Articles (page 7)

Accessible Publishing Lessons from an Ironman

Photo of Diane and Kory at the Ironman finish line
Training for any sporting endeavour takes dedication, commitment—and most of all—motivation. Contrary to popular opinion, I do not roll out of bed in the morning, leap to my feet and run downstairs to the treadmill with a smile on my face yelling, “Woot, woot!”Photo of Diane and Kory at the Ironman finish line In reality, it’s more like dragging myself out of bed and trying to figure out if I want to expend the energy to pry my eyes open (I mean, it isn’t like I’m using them). I am 53 years old and totally blind. I am also an Ironman. You might be asking yourself what my experience of becoming an Ironman has to do with accessible publishing. Well there are more than a few similarities to the journey. In 2009 I began challenging myself. I began with a skydive and then moved on in 2010 to driving a race car and finally, in 2011, I rappelled down the outside of a 29 storey building. In 2012 I was lost for what I could do next when a classmate from university sent me an article about a blind woman competing in triathlon events. “Diane, you could do that,” said my friend, Cheryl. Given that I was pretty much a couch potato, 47 and blind, I thought she had lost her mind. But, not one to turn down a challenge, I decided to get fit. Six months later I completed my first Olympic distance triathlon (1500 m swim, 40 km bike, and 10 km run). I crossed the finish line second to last but I crossed it upright and, for me, that was success! “I bet you could do a half Ironman,” said Cheryl (1.9 km swim, 90 km bike ride and 21.1 km run). I told her that she was crazy and that I didn’t want to talk to her for at least a month. She took me to my word and a month later we were signing up for a half iron distance. Since then I have completed several Olympic distances and four half iron distances. In August of 2015, I attempted my first full Ironman (4km swim, 180km bike, and 42km run, all to be completed within 17 hours). The day of the race was beautiful and sunny. I felt calm and ready to go the distance. The swim went well, and the first 90 km of the bike phase felt wonderful. The temperature rose to 40 degrees Celsius and I began to feel the heat. I managed to reach kilometre 21 of the run when heatstroke took over and I decided that my health was more important than the finish line. I was disappointed but knew that I made the right decision. I told the organizers of the race that I would be back in two years to try again. Two years later there I was standing at the start line of Ironman Mont Tremblant 2017 (in Quebec Province, Canada). I was wondering if maybe I had lost my mind when I lost my sight—I mean what was I thinking! None the less, the gun went off and the fireworks exploded. Before I knew it, there I was running across the beach and diving into the water for just one more shot at becoming an Ironman. The day was beautiful, and my guide Kory and I felt wonderful. It was a long, but fun filled day and when we crossed the finish line I was exhausted and exhilarated all at the same time. In some ways I still can’t believe that I managed this monumental achievement, but it has definitely taught me that anything is possible. For those new to the topic, adopting accessible publishing can also seem quite daunting, for large, mainstream publishers as well as smaller concerns where a change to established business practices and adaptations to existing workflows can be necessary. In discussion with publishers around the world DAISY Members have heard feedback that what initially appears to be a path strewn with many barriers, over time becomes an organizational benefit with overwhelming positives. It is somewhat rare that we perfect something of significance on the first attempt, and the same is true with inclusive publishing. Many have said that accessibility is a journey and not a destination, so we might reasonably expect a few bumps along the way. But, if we learn from those experiences and adjust our processes accordingly, it could still be considered a success. A small step in the right direction will still have an impact so it’s important not to give up and to keep motivated and focused. So like athletic challenges, what may appear difficult at the start, can, with training, dedication and commitment be achievable. An increasing number of publishers are working towards this fantastic achievement every year.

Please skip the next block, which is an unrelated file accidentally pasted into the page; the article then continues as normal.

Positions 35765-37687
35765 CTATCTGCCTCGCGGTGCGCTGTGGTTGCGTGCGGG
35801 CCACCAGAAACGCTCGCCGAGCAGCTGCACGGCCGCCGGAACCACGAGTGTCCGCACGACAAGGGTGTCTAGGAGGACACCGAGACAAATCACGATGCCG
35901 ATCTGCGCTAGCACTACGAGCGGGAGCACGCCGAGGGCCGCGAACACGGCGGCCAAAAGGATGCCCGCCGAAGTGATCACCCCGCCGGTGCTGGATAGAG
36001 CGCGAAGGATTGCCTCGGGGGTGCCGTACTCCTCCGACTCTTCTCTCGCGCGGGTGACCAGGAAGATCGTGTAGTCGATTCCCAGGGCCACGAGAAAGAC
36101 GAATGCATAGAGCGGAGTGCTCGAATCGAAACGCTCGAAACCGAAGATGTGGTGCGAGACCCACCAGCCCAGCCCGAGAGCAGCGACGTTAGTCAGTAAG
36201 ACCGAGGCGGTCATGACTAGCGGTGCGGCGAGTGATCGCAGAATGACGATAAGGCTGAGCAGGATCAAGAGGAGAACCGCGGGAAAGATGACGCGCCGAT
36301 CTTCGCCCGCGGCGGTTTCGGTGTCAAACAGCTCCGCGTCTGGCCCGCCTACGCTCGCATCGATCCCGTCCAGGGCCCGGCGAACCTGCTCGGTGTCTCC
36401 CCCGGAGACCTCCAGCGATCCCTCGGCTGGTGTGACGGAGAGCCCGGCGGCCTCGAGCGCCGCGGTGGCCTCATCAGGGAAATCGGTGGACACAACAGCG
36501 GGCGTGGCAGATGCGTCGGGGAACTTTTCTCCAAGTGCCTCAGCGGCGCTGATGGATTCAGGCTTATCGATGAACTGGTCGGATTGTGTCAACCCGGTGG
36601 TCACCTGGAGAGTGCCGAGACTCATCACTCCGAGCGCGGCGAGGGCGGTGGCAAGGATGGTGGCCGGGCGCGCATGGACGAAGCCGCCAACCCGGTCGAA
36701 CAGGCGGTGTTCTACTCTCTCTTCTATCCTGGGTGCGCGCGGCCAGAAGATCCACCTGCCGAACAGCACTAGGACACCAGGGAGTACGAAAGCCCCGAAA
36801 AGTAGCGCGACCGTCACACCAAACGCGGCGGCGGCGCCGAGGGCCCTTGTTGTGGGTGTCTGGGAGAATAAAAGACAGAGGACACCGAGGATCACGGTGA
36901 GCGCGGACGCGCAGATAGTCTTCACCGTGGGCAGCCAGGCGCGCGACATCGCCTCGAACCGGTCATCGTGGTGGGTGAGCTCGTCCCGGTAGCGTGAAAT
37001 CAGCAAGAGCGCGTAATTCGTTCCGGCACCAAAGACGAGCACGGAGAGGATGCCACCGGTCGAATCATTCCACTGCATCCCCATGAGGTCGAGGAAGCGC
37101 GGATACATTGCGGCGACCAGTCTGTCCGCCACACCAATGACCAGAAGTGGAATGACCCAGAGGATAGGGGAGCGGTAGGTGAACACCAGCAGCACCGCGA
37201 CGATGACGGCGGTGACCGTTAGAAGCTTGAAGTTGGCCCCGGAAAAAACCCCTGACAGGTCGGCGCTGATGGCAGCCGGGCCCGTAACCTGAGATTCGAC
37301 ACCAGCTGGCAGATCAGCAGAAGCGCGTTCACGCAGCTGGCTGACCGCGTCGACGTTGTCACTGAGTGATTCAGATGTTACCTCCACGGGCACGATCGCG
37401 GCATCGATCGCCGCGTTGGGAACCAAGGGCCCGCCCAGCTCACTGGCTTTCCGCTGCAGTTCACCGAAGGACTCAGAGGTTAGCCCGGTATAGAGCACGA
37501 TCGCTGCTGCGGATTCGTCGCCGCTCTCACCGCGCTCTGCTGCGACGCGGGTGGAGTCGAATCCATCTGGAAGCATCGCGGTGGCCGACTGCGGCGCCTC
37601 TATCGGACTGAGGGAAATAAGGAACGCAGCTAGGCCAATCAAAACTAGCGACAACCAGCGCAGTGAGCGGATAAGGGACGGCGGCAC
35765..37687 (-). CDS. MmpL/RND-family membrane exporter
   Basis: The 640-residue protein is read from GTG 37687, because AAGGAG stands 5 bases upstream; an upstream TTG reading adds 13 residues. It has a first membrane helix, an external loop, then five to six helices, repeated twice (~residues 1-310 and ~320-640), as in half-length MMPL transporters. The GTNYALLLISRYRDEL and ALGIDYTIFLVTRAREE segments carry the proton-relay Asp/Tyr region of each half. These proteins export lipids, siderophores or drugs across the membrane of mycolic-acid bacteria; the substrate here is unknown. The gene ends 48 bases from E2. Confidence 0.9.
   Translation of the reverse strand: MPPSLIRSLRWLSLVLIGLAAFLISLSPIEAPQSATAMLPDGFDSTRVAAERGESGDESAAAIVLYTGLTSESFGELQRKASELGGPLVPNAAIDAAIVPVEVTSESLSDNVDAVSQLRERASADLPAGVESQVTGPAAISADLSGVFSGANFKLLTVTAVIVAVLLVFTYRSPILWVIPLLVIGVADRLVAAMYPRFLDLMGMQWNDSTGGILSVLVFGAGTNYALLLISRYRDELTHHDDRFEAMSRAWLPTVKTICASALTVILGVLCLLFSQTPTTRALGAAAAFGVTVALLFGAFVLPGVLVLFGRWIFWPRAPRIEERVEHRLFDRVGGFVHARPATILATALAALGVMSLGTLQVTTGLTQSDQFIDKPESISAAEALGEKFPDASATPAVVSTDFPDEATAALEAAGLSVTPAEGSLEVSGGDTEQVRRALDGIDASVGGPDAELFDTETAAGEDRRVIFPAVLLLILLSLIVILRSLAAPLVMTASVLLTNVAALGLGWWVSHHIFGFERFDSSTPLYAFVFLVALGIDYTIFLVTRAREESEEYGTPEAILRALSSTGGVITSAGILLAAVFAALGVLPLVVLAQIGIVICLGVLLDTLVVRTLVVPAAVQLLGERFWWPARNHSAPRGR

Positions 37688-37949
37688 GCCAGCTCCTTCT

Thanks to Diane Bergeron, a Vice-President at CNIB and member of the DAISY Consortium Board for contributing this article. Read More

DAISY Music Braille Collaboration – latest news

Photo of sheet music

Our Second Round Table was held in London on 31 October, to further discuss and plan the future direction of standards and tools for the production and sharing of music braille files, following on from the first Round Table Meeting (Leipzig, June).  Our primary focus is to secure the production of future paper music braille by agencies and in education.

Arne Kyrkjebø and Sarah Morley Wilkins chaired the meeting, to review progress on work areas identified after the Leipzig meeting, and to plan for longer-term initiatives.

This lively meeting of around 40 in the room with 12 online represented many of the major blindness agencies doing music braille production, as well as educators and some of the developers of the conversion tools. Experts came from Australia, Canada, China, Europe, India, Korea, New Zealand and USA.

Photo of participants in the room at the London Round Table Meeting

Work is underway around the table to improve music braille production in a range of ways, and we heard progress updates about:

  • Tests of music braille conversion tools (BrailleMuse, GoodFEEL, Hodder) with different music files, which has generated a list of fixes sent to developers, to try to improve the tools immediately.